Air Force (CMSAF)
E-10 MCPO of the Coast Guard (MCPOCG) E-10 Sergeant Major of the MC (SgtMajMC) E-9 Command Sergeant Major (CSM) E-9 Command Chief Master Sergeant (CCM) E-9 MCPO of the Navy (MCPON) E-9 Sergeant Major (SgtMaj) E-9 Sergeant Major (SMG/CMG) E-9 Chief Master Sergeant (CMSgt) E-9 Master Chief Petty Officer (MCPO) E-9 Master Gunnery Sergeant (MGySgt) E-8 Master / First Sergeant (MSG/1SG) E-8 Senior Master Sergeant (SMSgt) E-8 Senior Chief Petty Officer (SCPO) E-8 Master/First Sergeant (MSgt) E-7 Sergeant First Class (SFC/PSG) E-7 Master Sergeant (MSgt) E-7 Chief Petty Officer (CPO) E-7 Gunnery Sergeant (GySgt) E-6 Staff Sergeant (SSG) E-6 Technical Sergeant (TSgt) E-6 Petty Officer First Class (PO1) E-6 Staff Sergeant (SSgt) E-5 Sergeant (SGT) E-5 Staff Sergeant (SSgt) E-5 Petty Officer Second Class (PO2) E-5 Sergeant (Sgt) E-4 Corporal / Specialist (CPL/SP4) E-4 Senior Airman (SrA) E-4 Petty Officer Third Class (PO3) E-4 Corporal (Cpl) E-3 Private First Class (PFC) E-3 Airman First Class (A1C) E-3 Seaman (SN) E-3 Lance Corporal (LCpl) E-2 Private (PV-2) (PVT) E-2 Airman (AMN) E-2 Seaman Apprentice (SA) E-2 Private First Class (PFC) E-1 Private (PV-1) (PVT) E-1 Airman Basic (AB) E-1 Seaman Recruit (SR) E-1 Private (PVT)
Comparative Ranking Systems of WW II Germany and America
There has always been a great deal of similarity between the military ranking systems of various European nations, as well as that of the United States, whose military culture was born out of Europe. However, there are slight differences here and there, and the English and German linguistic differences help to add to the confusion.
SS ranks added even more complexity to the German military ranking system during the Second World War. During the 1930's and 1940's the SS held their own rank names, although the ranking system itself was roughly similar to that of the German Army.
(German Air Force)
U.S. Army Equivalent
U.S. Navy Equivalent
Generalfeldmarschall Generalfeldmarschall Grossadmiral Reichsführer - SS General of the Army Admiral of the Navy Generaloberst Generaloberst Generaladmiral SS-Oberstgruppenführer General General der
General of Infantry, etc.)
General of Infantry, etc.)
Admiral SS-Oberstgruppenführer General Admiral Generalleutnant Generalleutnant Konteradmiral SS-Obergruppenführer Lt. General Vice Admiral Generalmajor Generalmajor Vizeadmiral SS-Gruppenführer Major General Rear Admiral SS-Brigadeführer Brigadier General SS-Oberführer (No U.S. Equivalent) Oberst Oberst Kapitaen zur See Kommodore SS-Standartenführer Colonel Captain Oberstleutnant Oberstleutnant Fregattenkapitän SS-Obersturmbannführer Lt. Colonel Commander Major Major Korvettenkapitän SS-Sturmbannführer Major Lt. Commander Hauptmann Hauptmann Kapitänleutnant SS-Hauptsturmführer Captain Lieutenant Oberleutnant Oberleutnant Oberleutnant zur See SS-Obersturmführer 1st Lieutenant Lt. Junior Grade Leutnant Leutnant Leutnant zur See SS-Untersturmführer 2nd Lieutenant Ensign Stabsfeldwebel Stabsfeldwebel Stabsoberfeldwebel SS-Sturmscharführer Sergeant Major Master Chief Petty Officer Oberfaehnrich Oberfähnrich zur See Oberfeldwebel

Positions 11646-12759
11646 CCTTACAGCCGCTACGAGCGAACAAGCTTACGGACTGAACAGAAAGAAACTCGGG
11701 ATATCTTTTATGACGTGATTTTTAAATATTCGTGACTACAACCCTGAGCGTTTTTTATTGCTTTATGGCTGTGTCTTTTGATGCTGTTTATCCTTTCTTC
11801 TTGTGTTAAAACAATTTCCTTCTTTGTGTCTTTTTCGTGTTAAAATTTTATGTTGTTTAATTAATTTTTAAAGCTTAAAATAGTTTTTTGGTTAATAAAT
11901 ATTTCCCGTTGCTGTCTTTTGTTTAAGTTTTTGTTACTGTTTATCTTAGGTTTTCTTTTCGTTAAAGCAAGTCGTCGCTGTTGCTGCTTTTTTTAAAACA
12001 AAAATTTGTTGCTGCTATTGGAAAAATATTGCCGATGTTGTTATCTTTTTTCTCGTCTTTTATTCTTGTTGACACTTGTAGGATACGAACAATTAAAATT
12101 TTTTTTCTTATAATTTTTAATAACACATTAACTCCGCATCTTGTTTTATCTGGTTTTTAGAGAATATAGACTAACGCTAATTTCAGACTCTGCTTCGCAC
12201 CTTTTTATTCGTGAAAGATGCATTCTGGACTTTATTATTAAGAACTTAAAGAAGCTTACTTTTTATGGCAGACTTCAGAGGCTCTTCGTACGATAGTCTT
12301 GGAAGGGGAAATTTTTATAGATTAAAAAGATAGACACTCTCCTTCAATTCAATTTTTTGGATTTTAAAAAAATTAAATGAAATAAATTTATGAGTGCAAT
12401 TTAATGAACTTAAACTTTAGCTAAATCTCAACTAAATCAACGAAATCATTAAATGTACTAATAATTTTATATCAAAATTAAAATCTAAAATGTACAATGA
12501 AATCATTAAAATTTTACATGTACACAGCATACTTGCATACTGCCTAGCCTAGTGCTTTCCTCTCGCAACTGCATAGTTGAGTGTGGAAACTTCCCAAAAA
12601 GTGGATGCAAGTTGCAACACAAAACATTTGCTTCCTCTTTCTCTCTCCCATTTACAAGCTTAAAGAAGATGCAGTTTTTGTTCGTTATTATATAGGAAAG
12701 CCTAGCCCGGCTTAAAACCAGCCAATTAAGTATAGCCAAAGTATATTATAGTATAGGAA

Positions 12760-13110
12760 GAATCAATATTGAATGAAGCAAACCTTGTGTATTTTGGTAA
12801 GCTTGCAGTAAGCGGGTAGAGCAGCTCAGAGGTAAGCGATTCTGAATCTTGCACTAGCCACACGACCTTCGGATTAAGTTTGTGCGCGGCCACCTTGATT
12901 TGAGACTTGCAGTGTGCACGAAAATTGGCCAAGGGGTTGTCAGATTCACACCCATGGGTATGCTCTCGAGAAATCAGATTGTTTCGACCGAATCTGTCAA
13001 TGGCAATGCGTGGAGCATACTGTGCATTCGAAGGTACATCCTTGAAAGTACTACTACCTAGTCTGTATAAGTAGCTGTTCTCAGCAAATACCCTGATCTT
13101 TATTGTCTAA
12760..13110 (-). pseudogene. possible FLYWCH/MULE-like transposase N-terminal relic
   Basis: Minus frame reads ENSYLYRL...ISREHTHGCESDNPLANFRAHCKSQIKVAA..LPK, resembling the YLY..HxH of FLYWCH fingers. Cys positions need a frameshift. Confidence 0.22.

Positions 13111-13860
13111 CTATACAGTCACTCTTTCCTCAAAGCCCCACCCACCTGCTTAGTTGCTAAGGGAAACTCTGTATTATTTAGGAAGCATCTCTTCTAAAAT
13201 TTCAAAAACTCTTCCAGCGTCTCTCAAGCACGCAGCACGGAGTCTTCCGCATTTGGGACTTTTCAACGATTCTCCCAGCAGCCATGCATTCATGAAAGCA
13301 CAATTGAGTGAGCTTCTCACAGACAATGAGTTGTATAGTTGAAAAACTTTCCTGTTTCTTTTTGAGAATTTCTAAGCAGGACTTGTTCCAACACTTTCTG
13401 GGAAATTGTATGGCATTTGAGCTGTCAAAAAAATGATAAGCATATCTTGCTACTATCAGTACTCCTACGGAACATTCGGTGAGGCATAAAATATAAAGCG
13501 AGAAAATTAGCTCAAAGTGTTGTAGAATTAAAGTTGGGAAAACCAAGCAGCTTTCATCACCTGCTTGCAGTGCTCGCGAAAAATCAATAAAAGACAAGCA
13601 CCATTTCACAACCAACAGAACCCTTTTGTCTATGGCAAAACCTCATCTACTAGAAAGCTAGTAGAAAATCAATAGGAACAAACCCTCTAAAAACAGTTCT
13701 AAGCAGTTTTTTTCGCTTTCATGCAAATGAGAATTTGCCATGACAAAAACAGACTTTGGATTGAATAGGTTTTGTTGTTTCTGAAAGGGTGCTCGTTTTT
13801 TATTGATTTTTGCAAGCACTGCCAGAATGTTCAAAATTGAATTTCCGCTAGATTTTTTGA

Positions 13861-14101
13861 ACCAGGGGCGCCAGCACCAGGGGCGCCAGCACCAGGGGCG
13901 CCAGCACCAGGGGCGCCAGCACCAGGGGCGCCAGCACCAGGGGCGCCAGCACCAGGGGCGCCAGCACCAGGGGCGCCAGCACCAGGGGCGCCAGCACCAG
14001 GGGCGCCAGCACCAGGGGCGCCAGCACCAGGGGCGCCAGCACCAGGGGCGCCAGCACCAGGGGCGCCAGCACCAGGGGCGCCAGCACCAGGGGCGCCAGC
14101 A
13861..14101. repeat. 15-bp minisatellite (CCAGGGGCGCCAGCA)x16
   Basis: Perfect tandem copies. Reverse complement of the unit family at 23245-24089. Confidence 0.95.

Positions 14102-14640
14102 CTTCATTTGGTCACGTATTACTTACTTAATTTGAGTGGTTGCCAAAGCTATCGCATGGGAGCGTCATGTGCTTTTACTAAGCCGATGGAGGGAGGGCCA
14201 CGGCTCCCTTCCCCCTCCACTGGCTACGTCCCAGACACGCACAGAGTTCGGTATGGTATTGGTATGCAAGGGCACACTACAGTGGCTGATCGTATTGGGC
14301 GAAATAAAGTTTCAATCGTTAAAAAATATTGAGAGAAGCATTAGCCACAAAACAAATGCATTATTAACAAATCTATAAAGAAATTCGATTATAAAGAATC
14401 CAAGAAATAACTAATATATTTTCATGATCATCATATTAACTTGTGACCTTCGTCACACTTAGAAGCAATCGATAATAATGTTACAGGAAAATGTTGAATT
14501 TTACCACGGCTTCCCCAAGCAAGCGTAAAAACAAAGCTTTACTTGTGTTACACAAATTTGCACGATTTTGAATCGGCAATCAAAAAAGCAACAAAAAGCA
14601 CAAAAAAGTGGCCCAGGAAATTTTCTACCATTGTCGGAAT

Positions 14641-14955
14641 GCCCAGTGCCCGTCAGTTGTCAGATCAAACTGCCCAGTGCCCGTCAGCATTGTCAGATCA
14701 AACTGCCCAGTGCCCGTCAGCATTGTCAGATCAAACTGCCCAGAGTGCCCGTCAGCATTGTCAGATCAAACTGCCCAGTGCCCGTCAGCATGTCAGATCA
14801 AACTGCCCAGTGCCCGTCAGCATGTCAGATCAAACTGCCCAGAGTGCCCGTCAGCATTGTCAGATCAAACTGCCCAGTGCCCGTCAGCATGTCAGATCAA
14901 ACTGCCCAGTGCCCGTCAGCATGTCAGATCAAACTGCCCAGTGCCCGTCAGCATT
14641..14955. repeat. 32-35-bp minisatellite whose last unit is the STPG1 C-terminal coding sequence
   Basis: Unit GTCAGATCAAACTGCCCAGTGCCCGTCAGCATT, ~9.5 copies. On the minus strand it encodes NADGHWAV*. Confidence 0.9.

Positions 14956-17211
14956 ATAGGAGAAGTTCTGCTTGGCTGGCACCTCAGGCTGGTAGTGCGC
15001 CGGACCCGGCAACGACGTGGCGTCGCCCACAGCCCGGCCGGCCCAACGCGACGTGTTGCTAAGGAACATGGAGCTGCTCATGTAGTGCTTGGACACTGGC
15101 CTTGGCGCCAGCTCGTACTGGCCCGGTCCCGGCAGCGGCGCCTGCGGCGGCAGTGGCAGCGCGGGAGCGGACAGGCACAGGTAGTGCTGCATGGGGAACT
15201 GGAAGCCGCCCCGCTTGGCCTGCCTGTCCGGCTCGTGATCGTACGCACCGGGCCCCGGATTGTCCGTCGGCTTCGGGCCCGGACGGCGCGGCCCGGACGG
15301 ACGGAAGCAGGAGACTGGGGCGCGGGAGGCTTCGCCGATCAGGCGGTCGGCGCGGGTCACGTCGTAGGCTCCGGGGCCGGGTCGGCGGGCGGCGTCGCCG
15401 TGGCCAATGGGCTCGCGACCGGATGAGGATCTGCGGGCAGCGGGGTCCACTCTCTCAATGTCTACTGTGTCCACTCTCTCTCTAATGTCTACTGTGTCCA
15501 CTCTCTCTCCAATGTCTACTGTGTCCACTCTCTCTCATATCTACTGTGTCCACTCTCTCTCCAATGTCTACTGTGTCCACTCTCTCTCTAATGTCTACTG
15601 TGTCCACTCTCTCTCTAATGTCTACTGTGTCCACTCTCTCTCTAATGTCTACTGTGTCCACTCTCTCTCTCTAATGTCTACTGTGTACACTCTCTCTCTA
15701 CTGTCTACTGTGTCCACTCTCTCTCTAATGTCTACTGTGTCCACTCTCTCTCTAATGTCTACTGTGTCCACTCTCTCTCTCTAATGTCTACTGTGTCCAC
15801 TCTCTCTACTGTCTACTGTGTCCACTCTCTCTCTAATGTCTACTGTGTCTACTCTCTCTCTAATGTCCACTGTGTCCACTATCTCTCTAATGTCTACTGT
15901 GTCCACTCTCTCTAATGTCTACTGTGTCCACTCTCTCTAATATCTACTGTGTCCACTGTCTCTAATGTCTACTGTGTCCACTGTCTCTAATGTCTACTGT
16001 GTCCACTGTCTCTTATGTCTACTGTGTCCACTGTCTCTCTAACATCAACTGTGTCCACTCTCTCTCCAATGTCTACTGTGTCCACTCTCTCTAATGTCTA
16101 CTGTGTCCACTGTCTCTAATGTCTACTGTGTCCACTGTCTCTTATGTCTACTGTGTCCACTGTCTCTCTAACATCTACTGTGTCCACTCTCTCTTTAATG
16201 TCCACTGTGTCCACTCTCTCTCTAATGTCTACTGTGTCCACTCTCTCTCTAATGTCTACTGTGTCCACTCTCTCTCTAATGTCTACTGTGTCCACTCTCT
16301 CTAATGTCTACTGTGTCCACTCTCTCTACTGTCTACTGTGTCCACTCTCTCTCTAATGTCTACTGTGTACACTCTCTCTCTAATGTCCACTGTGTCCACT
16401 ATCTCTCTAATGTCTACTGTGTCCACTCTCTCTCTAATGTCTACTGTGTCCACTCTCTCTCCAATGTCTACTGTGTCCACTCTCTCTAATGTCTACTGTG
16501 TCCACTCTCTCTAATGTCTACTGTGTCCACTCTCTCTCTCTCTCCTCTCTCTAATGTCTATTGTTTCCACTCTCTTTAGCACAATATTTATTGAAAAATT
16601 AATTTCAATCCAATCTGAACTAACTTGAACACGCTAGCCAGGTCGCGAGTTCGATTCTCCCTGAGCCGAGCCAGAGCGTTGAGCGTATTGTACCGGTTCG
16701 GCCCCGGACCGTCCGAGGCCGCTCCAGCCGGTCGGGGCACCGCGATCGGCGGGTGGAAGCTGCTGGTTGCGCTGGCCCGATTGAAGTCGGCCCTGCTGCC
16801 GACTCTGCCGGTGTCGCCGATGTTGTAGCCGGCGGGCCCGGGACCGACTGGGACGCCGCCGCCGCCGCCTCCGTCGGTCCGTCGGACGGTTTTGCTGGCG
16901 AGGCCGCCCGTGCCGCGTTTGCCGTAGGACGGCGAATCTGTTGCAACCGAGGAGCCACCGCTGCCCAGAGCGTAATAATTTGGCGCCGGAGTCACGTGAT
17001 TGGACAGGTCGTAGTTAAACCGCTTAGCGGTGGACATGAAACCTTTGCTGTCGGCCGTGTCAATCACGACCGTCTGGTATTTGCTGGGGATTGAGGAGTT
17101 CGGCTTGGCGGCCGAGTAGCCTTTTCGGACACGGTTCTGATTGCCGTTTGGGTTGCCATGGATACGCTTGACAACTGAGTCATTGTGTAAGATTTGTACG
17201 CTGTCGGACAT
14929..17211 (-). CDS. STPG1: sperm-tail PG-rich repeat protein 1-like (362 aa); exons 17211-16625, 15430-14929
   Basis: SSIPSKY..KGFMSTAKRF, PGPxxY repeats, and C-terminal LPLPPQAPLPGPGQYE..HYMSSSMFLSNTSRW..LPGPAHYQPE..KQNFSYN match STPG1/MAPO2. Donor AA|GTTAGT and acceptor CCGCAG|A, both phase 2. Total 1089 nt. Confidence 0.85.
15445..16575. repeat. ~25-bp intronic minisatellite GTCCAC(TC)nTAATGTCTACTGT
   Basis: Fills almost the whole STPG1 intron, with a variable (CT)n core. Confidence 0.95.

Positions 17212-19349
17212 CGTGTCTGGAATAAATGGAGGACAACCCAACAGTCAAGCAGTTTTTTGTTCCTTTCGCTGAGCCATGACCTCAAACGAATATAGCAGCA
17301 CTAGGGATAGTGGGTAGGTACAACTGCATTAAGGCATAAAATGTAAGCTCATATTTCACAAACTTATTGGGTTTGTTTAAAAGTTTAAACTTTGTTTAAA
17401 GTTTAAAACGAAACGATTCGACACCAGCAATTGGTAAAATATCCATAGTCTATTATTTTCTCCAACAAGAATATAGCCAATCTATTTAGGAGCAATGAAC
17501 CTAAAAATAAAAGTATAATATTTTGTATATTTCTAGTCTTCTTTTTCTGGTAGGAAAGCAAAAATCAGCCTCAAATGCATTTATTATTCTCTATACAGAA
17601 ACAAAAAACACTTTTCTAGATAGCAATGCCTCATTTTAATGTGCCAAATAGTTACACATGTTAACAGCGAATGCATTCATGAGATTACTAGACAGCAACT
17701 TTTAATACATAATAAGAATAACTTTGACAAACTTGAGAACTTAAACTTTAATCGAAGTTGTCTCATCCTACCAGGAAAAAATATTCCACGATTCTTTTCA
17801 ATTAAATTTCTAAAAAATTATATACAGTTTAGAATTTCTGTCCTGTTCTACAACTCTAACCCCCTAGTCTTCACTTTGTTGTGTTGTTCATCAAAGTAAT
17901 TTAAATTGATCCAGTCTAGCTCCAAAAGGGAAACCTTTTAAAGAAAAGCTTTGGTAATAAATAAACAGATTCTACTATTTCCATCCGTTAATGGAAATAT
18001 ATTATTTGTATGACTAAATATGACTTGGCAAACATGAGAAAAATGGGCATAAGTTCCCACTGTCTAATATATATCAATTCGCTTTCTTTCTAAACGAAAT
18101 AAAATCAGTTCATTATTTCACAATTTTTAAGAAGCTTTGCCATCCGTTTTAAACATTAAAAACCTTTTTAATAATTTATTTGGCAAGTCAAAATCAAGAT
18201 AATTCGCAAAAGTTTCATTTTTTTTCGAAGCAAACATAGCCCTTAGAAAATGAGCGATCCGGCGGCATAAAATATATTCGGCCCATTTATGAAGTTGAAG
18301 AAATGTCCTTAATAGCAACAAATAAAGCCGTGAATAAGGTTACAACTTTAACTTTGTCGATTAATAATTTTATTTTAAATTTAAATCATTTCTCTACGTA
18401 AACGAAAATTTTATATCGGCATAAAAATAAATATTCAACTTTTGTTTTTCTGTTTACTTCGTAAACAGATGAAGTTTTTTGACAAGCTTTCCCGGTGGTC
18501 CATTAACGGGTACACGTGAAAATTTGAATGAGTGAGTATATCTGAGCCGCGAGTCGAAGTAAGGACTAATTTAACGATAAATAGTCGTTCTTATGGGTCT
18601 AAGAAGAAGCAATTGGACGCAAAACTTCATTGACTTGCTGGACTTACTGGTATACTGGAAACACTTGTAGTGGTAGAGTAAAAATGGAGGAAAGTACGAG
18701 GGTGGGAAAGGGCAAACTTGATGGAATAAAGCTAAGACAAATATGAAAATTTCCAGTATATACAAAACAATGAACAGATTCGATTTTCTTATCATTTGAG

Master Sergeant Chief Petty Officer Feldwebel Feldwebel Feldwebel SS-Oberscharführer Technical sergeant Fähnrich Fähnrich zur See Unterfeldwebel Unterfeldwebel Obermaat SS-Scharführer Staff Sergeant Petty Officer 1st Class Unteroffizier Unteroffizier Maat SS-Unterscharführer Sergeant Petty Officer 2nd Class Gefreiter
Corporal Petty Officer 3rd Class Gefreiter Gefreiter Matrosengefreiter none none Oberschuetze
SS-Oberschuetze PFC Seaman Schuetze
Flieger Matrose SS-Schuetze Private Seaman Apprentice
The SS, it's Origins, Purpose, and function within the German Military Establishment
We were able to positively identify a small number of Bohnstedts from the German branches who were members of the SS. Europeans, especially Germans, know very well of the history and purpose of the SS in the Second World War. Some older Americans are also familiar with the SS. But I found that many younger Americans have either never heard of the SS, or if they had, they were unfamiliar with details about the history of the SS. For that matter many younger Americans have little or no understanding of the Second World War or the Cold War.
Where I found Bohnstedts with SS service I simply listed it as "military service" for the sake of simplicity. However the structure of the SS and the functions of it's various branches were complex. Not all of these functions were purely "military" in nature, by which I mean the application of armed force by one group of people upon another group of armed people. In other words, some branches and functions of the SS were used for armed combat, but others were tasked with police work and political enforcement, and still other SS groups (the most infamous) carried out exterminations of unarmed civilians.